Letter: Second homes

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The Independent Culture
Sir: No one group forces another out of a community in this country, rather what we see in the countryside is merely an extension of the mobility that started several hundred years ago.

From the countryside to industrial areas, pursuing prosperity to the cities, the population has shifted. When the cities became full and transport links allowed, the suburbs grew; and subsequently some city workers felt that the time spent commuting was well spent in order to move back to the countryside.

The experiences of Mr Collins in the Lake District (letter, 6 June) should be treated seriously, but not by punitive taxation of second homes, which would adversely affect those, like me, who do not drive Mercedes to "chocolate box" suburban houses, but have decided to remove their vehicles from the commuter routes and live close to a place of work during the week, whilst maintaining family homes and links with the community elsewhere.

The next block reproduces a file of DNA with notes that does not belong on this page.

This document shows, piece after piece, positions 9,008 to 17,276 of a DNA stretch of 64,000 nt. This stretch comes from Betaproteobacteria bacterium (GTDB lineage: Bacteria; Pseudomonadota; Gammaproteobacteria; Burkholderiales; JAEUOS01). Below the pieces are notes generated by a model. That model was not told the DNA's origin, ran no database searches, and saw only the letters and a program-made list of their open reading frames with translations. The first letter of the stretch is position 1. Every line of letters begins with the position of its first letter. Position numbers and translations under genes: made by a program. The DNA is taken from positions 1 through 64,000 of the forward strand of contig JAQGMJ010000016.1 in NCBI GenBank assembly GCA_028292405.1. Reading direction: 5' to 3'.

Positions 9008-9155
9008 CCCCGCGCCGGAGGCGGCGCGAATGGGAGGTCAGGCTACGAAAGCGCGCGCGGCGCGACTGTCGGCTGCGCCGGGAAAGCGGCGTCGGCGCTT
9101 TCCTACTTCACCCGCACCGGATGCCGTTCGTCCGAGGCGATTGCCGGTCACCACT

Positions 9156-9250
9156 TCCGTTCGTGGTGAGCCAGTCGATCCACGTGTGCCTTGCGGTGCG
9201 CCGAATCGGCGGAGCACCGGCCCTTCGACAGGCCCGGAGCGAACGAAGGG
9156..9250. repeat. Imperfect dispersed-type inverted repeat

This is not a cheap option, but beneficial to the environment and to productive and healthy use of time, and paying only one-and-a-half times the council tax of others seems a reasonable compromise, but hardly generous.

The imposition of 200 per cent taxation will not dissuade the "chocolate box" hunters and provide houses for "the locals" - only employment prospects will do that. Rather, increased costs may persuade me, and many others, to add vehicles to the already congested and polluted commuter routes.

RICHARD J CROWE

London W3

and Thame, Oxfordshire

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